I have no idea how this story explains who I am as a person or writer. But it feels like such a part of me. And I miss my father. So there you go.

Q:  If you could change one thing about theater, what would it be?

A:  I wish it were more affordable and diverse, in general.

Q:  Who are or were your theatrical heroes?

A:  Chekhov, Fornés, Pinter, Albee, Beckett, Tennessee Williams, Paula Vogel, Tony Kushner, Sam Shepard, Lanford Wilson, August Wilson, John Patrick Shanley, Christopher Plummer, Meryl Streep, Jane Hoffman, Heidi Schreck, Marylouise Burke, Young Jean Lee, Marshall W. Mason, David Adjmi, Kia Corthron, Curt Dempster, Jerry Wayne Roberts, Erma Duricko. I saw a production of A DOLL’S HOUSE by Mabou Mines a few years back and thought it was genius. So I’ll add Mabou Mines. Also, Ensemble Studio Theatre, The Civilians. My wife, Kara Lee Corthron, is such a brilliant writer; her discipline is a guide for me. Karen Hartman is an extraordinary playwright and teacher. There are so many people I’ve worked with personally that deserve to be mentioned. So many amazing actors have taken their time to just to read my stuff, and for no money. Those are my heroes. Also, I like Shakespeare.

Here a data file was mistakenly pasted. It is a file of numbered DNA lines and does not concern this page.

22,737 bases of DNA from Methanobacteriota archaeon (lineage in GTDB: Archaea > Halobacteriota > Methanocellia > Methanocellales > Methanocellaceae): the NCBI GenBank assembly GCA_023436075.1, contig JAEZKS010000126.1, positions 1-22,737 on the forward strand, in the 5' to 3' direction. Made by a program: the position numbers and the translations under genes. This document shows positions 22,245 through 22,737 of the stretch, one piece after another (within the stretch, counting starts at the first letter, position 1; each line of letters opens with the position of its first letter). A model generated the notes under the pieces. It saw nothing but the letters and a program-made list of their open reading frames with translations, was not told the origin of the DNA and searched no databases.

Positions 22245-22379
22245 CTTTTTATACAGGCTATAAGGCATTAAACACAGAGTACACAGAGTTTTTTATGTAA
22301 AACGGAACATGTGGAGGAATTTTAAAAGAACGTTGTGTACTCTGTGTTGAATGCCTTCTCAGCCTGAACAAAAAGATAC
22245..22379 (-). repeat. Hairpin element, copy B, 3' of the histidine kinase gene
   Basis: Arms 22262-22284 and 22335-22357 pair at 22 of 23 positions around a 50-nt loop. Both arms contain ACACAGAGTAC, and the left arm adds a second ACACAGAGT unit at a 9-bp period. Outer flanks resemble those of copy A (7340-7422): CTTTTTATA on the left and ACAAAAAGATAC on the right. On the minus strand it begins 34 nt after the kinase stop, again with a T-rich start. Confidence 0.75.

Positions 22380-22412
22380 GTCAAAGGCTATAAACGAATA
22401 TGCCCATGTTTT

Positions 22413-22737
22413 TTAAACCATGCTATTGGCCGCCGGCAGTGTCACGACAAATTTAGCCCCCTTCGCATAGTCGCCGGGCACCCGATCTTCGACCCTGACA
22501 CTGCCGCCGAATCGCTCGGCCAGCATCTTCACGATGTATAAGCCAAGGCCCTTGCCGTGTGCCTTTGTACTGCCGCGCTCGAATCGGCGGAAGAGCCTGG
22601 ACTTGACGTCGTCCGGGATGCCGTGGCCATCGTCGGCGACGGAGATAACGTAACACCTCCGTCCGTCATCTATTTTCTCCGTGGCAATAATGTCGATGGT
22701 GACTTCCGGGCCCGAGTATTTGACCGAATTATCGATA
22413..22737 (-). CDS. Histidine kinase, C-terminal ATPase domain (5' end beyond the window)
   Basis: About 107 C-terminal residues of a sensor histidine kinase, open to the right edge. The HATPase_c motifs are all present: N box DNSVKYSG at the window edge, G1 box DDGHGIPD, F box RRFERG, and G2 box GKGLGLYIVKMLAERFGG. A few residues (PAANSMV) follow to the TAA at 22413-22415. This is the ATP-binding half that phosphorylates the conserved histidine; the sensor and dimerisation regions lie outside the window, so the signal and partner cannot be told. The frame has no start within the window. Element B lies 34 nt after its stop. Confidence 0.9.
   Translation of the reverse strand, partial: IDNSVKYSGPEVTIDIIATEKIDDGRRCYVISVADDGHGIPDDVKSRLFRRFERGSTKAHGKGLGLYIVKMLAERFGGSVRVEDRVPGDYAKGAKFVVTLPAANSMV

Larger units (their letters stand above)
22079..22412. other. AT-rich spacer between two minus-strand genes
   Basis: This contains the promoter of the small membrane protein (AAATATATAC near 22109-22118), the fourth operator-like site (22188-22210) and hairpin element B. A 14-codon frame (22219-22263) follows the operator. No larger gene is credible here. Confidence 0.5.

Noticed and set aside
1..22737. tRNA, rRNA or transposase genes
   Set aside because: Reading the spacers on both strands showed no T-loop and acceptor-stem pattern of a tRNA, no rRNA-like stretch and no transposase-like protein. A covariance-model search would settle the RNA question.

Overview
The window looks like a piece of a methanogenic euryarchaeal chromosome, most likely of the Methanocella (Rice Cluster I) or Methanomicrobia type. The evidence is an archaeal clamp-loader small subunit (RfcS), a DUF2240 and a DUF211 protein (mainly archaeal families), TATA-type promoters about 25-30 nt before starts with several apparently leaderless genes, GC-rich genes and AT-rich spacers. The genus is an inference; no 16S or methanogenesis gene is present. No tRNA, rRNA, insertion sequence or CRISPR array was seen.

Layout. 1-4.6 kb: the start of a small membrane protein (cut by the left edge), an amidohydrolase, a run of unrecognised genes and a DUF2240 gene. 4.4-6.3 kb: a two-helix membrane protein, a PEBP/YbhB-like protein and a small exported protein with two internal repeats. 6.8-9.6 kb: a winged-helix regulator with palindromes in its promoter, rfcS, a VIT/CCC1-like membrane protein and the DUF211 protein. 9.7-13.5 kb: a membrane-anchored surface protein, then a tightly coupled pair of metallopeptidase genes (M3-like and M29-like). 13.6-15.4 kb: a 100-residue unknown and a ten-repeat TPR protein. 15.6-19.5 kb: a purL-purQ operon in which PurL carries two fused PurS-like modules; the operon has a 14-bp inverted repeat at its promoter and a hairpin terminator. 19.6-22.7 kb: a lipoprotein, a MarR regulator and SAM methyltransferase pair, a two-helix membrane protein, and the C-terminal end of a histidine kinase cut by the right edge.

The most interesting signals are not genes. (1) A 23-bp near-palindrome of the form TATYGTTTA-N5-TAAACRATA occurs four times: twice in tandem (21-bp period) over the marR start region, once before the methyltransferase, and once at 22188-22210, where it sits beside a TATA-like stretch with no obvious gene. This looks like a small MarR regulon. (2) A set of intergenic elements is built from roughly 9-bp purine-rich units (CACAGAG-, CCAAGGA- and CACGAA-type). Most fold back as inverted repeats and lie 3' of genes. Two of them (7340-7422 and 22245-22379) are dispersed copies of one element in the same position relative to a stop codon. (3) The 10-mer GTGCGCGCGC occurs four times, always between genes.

Q:  What kind of theater excites you?

A:  I like a lot of different theatre, so long as it’s well crafted and full of life. I love the lyrical naturalism of Lanford Wilson and the way Young Jean Lee experiments with form to puncture the membrane between audience and actors. I like family plays and political theatre. I like vulnerability, humor, fun, a distinct point of view, surprise. I love subverted expectations. I’m interested in a theatre in which humor and great pain are not exclusive to one another. I like when characters have real problems. I’m fascinated by our delusions (I’ve had my share). I love plays that make me uncomfortable, or make me talk for hours—or weeks—after curtain. I love theatre that makes me question my own behavior. I love plays that don’t bore me.

Q:  What advice do you have for playwrights just starting out?

A:  Advice is tough for me to give. I feel like I’m a perpetual student. But I do have my own code as a developing writer. Here it is. Build your craft. Write often. Surprise yourself. Don’t judge a scene while writing it. There’s time for that during revisions. Take classes and/or join a playwrights group. My playwrights group ‘Wright On! is so important to me. It keeps me working and sane. When a teacher asks you to try an exercise, just give into that. Don’t question it. What is there to lose in trying something new? Be kind.

Q:  Plugs, please:

A:  Ach. Unfortunately, I have nothing going on right now, except a private reading of my newest play. But Kara will have two productions this Fall (ALICEGRACEANON, produced by New Georges at The Irondale Center in Brooklyn; HOLLY DOWN IN HEAVEN at Forum Theatre in Washington D.C.). Go check ‘em out!